Sunscreen vs. sunblock is arguably the least heated debate ever — most of us grab whatever’s on the shelf, slap it on and, so long as we’re not a luminous pink when the sun sets, we’re happy. We should care, though: The sun protection we use today will keep us from looking like a wrinkled raisin-person later in life. So with that in mind, is one form of sun protection really better than the other? We asked dermatologist Anthony Rossi as well as chemist and product wiz Fadi Mourad which is best as far as sunscreen vs. sunblock goes.
Sunscreen: How it Works
Let’s start by looking at what’s in each of these products, and how they work. First up: Sunscreen. “A sunscreen is a chemical compound that absorbs and attenuates UV wavelengths that would otherwise interact with and affect the skin,” Rossi explains. In simpler terms, sunscreen acts sort of like a window shade, reducing (but not completely blocking) the effects of the sun’s harmful rays. They usually contain organic compounds called benzophenones, which protect against UVA radiation (the kind that causes premature skin aging and wrinkling), and cinnamates and salicylates, which protect against UVB radiation (the kind that causes sunburns and melanoma skin cancer). Rossi highly encourages the use of sunscreens that are labeled “broad-spectrum,” which protect against both UVA and UVB radiation.
Sunblock: How it Works
“Sunblock, on the other hand, physically reflects the sun’s rays, preventing them from penetrating the skin,” Mourad explains, which is why they technically provide more sun protection than sunscreen does. Sunblocks typically contain protective ingredients like titanium dioxide and zinc oxide, according to Rossi, which tend to appear white on the skin. Because titanium dioxide and zinc oxide are less irritating than the ingredients found in sunscreen, sunblock is usually the better choice for those with sensitive skin.
Sunblock vs. Sunscreen: The Experts Weigh In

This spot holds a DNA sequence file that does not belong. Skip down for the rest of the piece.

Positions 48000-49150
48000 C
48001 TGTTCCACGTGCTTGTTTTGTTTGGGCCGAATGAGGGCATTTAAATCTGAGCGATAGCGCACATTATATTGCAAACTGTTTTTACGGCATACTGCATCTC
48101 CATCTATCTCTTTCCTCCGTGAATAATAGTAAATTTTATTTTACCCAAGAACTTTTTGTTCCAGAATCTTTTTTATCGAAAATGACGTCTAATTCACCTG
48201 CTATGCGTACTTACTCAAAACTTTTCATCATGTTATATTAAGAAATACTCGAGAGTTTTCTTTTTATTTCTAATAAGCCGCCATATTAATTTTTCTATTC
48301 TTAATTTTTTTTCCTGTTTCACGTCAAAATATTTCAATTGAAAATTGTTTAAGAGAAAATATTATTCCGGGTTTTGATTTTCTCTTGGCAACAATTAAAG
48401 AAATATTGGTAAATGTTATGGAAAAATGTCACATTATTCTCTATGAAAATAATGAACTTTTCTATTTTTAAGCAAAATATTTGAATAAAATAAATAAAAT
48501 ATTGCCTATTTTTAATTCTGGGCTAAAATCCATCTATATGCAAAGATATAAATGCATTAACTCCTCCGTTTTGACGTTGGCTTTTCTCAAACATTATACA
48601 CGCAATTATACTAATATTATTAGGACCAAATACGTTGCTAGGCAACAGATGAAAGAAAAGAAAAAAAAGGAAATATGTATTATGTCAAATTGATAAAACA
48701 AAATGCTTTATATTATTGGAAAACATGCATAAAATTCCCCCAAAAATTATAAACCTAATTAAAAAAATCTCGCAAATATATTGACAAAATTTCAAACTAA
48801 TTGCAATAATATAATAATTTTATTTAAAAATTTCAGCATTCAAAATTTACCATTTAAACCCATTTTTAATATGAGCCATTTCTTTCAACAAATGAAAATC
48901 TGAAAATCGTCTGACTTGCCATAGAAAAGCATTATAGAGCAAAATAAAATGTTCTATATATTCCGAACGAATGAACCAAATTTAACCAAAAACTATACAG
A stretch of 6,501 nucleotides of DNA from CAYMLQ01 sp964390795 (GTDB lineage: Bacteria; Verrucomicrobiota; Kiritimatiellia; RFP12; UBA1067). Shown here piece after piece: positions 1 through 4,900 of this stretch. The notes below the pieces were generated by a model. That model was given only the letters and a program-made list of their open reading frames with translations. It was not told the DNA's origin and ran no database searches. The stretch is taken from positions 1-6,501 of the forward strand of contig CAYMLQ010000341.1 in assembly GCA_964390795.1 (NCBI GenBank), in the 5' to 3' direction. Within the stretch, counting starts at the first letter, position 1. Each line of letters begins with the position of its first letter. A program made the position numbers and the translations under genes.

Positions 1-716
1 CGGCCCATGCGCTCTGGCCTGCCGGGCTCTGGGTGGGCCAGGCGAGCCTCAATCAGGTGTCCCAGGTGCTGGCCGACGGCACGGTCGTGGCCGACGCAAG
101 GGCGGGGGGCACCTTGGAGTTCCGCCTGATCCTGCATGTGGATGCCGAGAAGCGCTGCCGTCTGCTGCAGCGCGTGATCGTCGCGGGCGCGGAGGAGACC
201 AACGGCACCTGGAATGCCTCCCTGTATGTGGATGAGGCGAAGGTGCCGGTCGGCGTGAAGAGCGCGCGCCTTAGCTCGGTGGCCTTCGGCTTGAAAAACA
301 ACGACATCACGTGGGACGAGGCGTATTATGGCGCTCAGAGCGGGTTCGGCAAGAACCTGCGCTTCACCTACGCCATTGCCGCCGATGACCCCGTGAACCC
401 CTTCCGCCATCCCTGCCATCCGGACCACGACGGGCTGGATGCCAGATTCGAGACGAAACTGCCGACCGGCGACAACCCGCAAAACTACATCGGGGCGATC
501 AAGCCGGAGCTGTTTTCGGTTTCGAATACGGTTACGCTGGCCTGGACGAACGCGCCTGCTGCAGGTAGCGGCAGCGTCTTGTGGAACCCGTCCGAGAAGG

Now that we understand how both forms of sun protection work, here’s what our experts have to say when it comes to sunblock vs. sunscreen: “Sunscreen and sunblock are both excellent forms of sun protection,” Fadi explains. “You’re good to go as long as the one you choose protects against both UVA and UVB rays and is water-resistant or sweat-resistant [be sure to check the number on the container that indicates how long the sunscreen remains effective while swimming or sweating].”
So there you have it: Sunblock is the better option for those with especially sensitive skin, but otherwise, you are free to go on obliviously lathering up with either in the name of keeping your skin burn-and-wrinkle-free, provided that whichever you use, you’re using it correctly. Either way, Rossi emphasizes what’s more important is that the product you choose has an SPF of at least 15 and that you reapply it liberally every two hours spent under the sun (and after every dip in the pool). As long as you can manage that, your skin will look and feel healthy as ever.
One other thing to be wary of: If you have naturally dark skin, you might be inclined to believe that you can get away with using less sun protection than people with light skin. But while dark skin is slightly more protective against the sun’s harmful rays, as dermatologist Joyce Davis told us while reporting on our recent article about base tans, those with dark complexions should still use sunscreen or sunblock, especially in particularly vulnerable spots. “When we find melanomas in black-skinned people, it’s usually in areas not protected by pigment, like the fingertips, palms and soles,” she said. So yeah, better safe than sorry, no matter what your skin color.
If you’ve already been burned because you didn’t even bother to consider the whole sunscreen vs. sunblock thing, soothe your skin with our dermatologist-approved remedies — and avoid pats on the back as much as possible.